In six years, a group of volunteers, working along with police and county officials, has transformed Kalama Park from "not a good place to go and hang out" to a place where families go for walks, bike rides, sporting events and picnics.
"I think it's a good thing, it's very positive," said Capt. Tivoli Faaumu, commander of the Kihei Patrol District, referring to the Kalama Park Action Team's efforts and its walking patrols of South Maui's largest regional park.
Faaumu knew that Kalama Park was not a good place to go several years ago. But "from what I learned the history behind KPAT, they basically brought Kalama Park to where it is now."
Maui Mayor Alan Arakawa and wife Ann observe as the Kalama Park Action Team and Maui Police Department officers visit a pavilion that is a popular gathering place for homeless people.
The Maui News / MATTHEW THAYER photo
In summer 2004, residents banded together, and along with the help of Deputy Prosecutor Jerrie Sheppard, who was then the Kihei community prosecutor, formed the Kalama Park Action Team to address crime and safety issues at the park. The group was formed after a series of disturbing events: a corpse was found near a baseball field (and determined to be a homicide), picnicking off-duty police officers were shot at, and there were many complaints of drug use and vagrants at the park.
Sheppard, speaking as a Kihei resident, said the park's recent success came about through the partnership the volunteers have with the police and county parks officials. The volunteers report problems and then work alongside authorities to deal with them.
Earlier this month, KPAT volunteers Bob and Lis Richardson publicly expressed concern about the county budget process and urged the county to keep funding the park rangers (also known as park security officers).
County spokesman Rod Antone said in an e-mail that funding will not be cut for the program.
In fact, Mayor Alan Arakawa and his wife, Ann, took a stroll with the action team during the group's first walk of the new year this month.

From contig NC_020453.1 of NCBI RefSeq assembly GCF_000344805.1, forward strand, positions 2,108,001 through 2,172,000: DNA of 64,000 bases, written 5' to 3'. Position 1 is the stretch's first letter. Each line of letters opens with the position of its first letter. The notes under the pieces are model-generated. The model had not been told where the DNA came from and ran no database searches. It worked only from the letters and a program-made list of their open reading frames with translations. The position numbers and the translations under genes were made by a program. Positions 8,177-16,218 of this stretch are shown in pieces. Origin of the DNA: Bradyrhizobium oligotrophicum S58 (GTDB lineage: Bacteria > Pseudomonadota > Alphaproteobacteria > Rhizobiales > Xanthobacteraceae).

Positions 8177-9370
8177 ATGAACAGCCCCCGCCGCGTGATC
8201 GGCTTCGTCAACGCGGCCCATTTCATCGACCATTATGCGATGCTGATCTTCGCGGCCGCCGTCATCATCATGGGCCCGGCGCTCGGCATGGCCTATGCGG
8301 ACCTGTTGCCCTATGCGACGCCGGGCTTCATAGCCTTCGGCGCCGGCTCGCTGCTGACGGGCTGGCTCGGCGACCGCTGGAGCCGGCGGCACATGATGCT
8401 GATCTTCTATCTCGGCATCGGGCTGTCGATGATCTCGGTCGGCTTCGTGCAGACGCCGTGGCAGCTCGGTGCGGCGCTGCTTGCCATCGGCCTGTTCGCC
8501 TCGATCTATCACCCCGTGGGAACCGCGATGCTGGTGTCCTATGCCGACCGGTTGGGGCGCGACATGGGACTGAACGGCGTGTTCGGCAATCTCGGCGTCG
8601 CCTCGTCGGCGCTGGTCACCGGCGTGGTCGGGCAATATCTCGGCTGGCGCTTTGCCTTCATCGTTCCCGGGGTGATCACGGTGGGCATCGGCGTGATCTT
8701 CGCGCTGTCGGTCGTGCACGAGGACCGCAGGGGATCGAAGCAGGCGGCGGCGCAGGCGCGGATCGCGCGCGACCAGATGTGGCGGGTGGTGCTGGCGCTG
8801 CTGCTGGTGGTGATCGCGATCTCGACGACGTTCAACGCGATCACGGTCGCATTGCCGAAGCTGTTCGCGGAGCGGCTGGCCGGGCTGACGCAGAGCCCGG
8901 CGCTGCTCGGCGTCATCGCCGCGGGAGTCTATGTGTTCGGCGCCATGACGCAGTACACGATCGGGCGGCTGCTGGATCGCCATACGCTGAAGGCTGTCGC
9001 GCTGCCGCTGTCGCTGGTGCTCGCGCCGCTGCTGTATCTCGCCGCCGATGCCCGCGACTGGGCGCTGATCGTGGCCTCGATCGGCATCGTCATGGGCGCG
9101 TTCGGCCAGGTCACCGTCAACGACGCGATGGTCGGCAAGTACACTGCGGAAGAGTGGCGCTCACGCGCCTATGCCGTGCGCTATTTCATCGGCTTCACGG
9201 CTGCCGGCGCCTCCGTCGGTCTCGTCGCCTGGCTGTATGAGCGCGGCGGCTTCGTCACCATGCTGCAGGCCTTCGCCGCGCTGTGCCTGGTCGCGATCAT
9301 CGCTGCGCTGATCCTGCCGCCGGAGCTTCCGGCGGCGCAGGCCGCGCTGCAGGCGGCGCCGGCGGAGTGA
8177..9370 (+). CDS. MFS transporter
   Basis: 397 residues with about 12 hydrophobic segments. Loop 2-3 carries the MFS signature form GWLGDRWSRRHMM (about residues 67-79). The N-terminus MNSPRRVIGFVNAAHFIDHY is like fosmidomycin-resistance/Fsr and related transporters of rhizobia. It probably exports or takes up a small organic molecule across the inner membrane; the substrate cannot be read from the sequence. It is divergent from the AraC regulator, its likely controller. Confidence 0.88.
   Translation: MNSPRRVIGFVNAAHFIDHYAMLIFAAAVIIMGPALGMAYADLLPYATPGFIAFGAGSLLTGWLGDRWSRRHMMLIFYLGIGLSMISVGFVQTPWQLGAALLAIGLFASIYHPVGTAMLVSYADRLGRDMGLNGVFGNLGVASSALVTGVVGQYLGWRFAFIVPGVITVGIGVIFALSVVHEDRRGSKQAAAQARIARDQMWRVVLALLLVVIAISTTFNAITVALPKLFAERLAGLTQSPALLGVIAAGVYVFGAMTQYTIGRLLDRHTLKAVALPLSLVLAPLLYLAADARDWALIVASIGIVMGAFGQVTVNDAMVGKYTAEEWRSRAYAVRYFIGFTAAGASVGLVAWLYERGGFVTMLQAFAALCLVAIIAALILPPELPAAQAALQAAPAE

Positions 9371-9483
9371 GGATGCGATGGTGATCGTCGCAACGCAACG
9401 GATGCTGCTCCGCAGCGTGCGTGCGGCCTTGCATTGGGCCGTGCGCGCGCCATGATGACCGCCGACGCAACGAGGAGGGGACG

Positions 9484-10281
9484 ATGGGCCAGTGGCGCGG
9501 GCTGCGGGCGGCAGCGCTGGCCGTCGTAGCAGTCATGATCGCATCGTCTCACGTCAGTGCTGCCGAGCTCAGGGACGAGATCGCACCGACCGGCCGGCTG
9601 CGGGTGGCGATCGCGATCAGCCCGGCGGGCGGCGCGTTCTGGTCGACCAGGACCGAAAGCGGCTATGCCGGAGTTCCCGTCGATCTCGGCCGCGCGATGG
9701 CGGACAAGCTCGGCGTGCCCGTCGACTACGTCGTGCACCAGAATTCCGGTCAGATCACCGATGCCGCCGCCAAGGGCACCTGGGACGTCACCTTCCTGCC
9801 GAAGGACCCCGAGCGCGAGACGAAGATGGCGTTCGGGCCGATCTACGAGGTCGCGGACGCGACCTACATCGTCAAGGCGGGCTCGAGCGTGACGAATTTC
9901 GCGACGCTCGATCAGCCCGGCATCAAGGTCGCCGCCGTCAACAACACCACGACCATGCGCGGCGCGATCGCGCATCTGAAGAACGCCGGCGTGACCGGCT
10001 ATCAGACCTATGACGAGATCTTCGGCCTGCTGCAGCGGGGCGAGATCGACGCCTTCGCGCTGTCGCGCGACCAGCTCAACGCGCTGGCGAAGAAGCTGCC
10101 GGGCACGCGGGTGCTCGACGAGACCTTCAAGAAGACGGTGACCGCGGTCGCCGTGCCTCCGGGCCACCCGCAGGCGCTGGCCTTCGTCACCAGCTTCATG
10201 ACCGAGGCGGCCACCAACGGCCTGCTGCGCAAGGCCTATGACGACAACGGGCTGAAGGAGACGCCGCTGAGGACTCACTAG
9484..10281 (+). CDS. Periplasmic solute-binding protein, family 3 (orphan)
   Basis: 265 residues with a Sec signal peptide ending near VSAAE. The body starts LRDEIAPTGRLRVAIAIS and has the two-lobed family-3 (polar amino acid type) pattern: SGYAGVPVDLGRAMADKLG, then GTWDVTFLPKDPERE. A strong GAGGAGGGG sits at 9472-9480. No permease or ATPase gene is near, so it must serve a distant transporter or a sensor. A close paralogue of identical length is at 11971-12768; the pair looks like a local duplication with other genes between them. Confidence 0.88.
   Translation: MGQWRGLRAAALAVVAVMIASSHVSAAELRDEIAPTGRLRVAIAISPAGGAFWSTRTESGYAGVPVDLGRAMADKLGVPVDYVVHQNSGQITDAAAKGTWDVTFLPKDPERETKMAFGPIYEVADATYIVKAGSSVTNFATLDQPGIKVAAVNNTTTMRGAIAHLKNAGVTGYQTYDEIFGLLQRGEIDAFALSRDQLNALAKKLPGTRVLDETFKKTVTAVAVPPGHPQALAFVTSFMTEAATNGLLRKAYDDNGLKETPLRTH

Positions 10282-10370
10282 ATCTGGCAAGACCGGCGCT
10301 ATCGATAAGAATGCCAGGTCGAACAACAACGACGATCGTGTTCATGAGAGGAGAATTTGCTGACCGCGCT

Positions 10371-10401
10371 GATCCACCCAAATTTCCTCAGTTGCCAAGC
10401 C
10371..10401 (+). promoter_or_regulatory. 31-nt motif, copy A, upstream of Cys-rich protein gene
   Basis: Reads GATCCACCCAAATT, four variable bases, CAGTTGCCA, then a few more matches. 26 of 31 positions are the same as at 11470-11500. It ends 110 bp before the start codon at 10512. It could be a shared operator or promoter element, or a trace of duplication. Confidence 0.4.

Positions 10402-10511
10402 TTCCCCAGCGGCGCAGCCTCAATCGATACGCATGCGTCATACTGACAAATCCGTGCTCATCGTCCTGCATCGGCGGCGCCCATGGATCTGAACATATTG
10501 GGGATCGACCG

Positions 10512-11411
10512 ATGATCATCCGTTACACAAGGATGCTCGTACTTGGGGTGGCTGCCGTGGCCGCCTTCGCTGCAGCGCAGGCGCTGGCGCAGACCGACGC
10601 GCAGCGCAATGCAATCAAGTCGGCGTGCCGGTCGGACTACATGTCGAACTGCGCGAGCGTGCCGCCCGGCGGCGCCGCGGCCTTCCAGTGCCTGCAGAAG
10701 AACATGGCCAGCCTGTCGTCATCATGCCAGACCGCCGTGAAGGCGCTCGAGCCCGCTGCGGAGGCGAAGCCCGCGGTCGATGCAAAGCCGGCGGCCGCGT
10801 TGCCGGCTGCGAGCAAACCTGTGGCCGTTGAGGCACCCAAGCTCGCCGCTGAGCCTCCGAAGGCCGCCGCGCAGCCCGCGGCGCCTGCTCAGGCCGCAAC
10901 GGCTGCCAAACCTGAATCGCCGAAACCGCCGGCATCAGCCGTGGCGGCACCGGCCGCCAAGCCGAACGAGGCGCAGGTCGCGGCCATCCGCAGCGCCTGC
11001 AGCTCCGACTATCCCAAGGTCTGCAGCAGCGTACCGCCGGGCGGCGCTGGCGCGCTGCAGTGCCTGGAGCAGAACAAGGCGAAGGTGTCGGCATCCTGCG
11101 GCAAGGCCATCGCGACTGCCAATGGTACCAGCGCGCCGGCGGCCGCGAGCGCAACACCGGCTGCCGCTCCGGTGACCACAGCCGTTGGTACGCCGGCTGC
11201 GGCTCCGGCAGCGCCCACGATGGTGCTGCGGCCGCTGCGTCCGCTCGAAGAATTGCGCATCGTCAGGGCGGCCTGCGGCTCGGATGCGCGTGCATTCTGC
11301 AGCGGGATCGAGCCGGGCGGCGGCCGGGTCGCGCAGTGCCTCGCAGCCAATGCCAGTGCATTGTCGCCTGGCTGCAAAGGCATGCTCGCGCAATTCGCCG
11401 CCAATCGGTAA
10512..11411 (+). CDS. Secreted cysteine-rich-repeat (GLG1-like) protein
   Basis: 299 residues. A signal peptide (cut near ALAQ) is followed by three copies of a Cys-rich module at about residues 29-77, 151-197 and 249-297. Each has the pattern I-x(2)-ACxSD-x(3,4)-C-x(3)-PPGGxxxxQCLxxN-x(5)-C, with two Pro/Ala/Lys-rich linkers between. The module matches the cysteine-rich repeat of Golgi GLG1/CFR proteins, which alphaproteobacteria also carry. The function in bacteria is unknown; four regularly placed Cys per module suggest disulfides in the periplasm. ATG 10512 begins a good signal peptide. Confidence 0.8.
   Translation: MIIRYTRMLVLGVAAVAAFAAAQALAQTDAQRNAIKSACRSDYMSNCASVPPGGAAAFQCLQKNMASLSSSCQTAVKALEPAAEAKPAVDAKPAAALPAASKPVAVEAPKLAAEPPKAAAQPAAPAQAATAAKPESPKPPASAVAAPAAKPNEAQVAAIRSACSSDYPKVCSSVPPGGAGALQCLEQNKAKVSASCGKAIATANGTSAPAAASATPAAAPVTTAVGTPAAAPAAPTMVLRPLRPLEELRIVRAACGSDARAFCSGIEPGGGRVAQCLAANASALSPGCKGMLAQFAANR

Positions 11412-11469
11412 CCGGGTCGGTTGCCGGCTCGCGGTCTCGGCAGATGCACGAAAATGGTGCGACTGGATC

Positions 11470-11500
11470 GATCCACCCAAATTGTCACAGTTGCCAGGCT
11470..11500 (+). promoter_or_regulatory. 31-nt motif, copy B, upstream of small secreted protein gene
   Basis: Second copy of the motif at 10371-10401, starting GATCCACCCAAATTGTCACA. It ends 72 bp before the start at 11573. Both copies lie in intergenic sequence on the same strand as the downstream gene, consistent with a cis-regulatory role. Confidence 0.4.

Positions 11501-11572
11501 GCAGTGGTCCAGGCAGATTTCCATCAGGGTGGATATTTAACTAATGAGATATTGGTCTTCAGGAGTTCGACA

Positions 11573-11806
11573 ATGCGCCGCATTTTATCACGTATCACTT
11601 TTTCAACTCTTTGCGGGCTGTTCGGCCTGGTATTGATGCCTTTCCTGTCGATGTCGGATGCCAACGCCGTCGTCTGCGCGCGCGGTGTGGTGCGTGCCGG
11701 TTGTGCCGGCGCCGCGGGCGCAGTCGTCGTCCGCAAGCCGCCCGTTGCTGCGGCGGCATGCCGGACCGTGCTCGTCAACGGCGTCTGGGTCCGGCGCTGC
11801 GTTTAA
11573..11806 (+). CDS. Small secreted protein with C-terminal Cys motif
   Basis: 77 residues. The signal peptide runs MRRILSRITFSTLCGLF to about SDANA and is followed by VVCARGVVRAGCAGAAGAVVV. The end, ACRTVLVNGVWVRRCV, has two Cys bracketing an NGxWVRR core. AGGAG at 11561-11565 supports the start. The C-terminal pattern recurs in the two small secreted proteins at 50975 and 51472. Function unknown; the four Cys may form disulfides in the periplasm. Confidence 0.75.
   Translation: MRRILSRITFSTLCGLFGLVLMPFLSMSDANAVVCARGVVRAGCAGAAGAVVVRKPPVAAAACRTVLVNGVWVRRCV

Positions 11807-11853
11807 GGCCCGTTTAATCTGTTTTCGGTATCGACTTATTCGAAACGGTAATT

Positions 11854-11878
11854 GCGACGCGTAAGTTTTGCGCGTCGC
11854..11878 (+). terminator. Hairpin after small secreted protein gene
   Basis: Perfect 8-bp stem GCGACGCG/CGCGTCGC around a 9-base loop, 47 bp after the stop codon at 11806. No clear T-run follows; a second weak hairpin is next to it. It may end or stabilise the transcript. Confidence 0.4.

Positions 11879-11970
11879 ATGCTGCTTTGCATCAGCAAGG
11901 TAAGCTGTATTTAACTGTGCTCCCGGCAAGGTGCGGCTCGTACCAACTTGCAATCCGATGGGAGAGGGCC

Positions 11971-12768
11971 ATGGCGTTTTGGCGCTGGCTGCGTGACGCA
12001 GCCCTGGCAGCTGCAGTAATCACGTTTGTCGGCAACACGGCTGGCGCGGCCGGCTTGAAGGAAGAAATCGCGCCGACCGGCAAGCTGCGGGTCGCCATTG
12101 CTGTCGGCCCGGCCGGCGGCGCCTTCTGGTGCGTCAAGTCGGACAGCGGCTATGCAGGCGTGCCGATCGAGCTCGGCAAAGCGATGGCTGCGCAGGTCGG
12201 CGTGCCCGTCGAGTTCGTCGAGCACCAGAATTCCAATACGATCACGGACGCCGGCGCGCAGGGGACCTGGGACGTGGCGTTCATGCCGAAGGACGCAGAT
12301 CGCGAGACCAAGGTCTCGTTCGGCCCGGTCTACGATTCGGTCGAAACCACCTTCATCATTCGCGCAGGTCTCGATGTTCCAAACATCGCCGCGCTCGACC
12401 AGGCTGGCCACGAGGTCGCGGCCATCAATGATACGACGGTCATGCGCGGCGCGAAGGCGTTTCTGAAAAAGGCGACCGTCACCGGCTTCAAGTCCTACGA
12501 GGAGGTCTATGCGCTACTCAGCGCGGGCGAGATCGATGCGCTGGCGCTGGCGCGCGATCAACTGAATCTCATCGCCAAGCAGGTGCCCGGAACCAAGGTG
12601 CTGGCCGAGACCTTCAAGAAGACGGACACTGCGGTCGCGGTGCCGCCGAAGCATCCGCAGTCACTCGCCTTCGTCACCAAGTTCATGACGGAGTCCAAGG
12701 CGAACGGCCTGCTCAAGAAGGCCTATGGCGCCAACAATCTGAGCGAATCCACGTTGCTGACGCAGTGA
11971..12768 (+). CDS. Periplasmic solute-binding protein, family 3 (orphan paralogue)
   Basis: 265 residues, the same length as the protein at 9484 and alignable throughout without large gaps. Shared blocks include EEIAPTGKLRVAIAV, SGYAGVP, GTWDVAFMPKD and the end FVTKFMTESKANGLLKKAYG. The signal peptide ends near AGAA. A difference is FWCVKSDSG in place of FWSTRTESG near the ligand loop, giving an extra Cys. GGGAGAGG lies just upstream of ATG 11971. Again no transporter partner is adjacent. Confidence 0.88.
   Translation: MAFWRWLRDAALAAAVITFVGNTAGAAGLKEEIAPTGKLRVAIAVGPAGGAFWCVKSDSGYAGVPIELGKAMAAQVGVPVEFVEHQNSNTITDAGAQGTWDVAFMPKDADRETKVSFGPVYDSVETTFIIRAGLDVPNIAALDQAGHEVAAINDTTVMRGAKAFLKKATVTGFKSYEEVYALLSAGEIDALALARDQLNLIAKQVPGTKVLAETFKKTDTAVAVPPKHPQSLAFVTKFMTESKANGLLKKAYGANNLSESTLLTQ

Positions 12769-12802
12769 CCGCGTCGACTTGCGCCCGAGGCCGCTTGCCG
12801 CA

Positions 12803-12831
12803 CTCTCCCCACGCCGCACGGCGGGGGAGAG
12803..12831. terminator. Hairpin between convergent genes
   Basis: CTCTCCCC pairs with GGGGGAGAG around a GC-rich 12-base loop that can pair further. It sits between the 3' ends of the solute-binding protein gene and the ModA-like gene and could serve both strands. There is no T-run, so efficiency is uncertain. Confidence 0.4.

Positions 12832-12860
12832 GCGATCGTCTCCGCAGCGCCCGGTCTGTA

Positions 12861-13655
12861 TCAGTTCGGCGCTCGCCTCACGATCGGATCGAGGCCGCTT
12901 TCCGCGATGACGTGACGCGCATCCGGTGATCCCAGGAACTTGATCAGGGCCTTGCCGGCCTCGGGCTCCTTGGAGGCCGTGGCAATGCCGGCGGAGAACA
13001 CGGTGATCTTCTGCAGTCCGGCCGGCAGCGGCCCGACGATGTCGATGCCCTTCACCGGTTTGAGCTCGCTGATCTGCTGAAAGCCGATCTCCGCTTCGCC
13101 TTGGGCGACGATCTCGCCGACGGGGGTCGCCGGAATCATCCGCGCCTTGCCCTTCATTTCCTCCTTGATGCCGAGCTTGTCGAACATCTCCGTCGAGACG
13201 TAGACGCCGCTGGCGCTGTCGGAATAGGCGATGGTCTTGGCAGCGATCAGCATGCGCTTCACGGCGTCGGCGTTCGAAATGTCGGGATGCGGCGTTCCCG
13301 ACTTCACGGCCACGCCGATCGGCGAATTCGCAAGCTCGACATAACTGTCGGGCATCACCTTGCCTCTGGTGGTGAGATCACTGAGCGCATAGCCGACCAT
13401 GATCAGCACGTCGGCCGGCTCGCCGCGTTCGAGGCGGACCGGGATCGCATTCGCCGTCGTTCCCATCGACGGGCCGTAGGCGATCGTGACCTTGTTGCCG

"I'm glad the patrol here is starting up again. This park is so well-used by families and schools and other community members that we need to make sure it is safe for everyone," he said in an e-mail statement.
Sheppard said patrols have been held periodically at the park, and after a brief recess in 2010, they have again resumed.
She said around 17 people showed up for the evening patrol held earlier this month, and volunteers noticed that the playground was in "vigorous use" by children, while other children were volunteering their time painting the skateboard park.
Sheppard said that in the past, vandals damaged the skateboard park; people used to be passed out drunk on the picnic tables; homeless people used to have mattresses in trees; and parents didn't want their children to walk from the skateboard park or inline hockey rink to the parking lot because of the vagrants and troublemakers who hung out there.
KPAT volunteers didn't feel safe patrolling the park in the evenings even if police were along.
Now more lighting has been added to the park, large trees and shrubs, which used to be hangouts for drug users, are gone and there is a walking trail that is widely used, Sheppard said.
But she said there are still things to do. The inspection found that a bathroom is in serious need of intensive cleaning, and KPAT also wants to clean up some graffiti at the park.
Another longtime action team volunteer, Stuart Funke-d'Egnuff, also applauded the cooperation between the group, parks staff and police.
He said the volunteers need the parks and police help, as the group just acts as the eyes and ears and refers problems to the county and police.
He added that the lights and benches along with walkways have made the park more appealing to people.
But Faaumu credited the volunteers.
"As a commander, I'm very thankful I have this type of community association that's willing to help (instead of) just waiting for the police to do something. They are doing things."
To get involved or for more information about the Kalama Park Action Team, contact the Kihei Community Association at email@example.com or Sheppard at 270-7777.
* Melissa Tanji can be reached at firstname.lastname@example.org.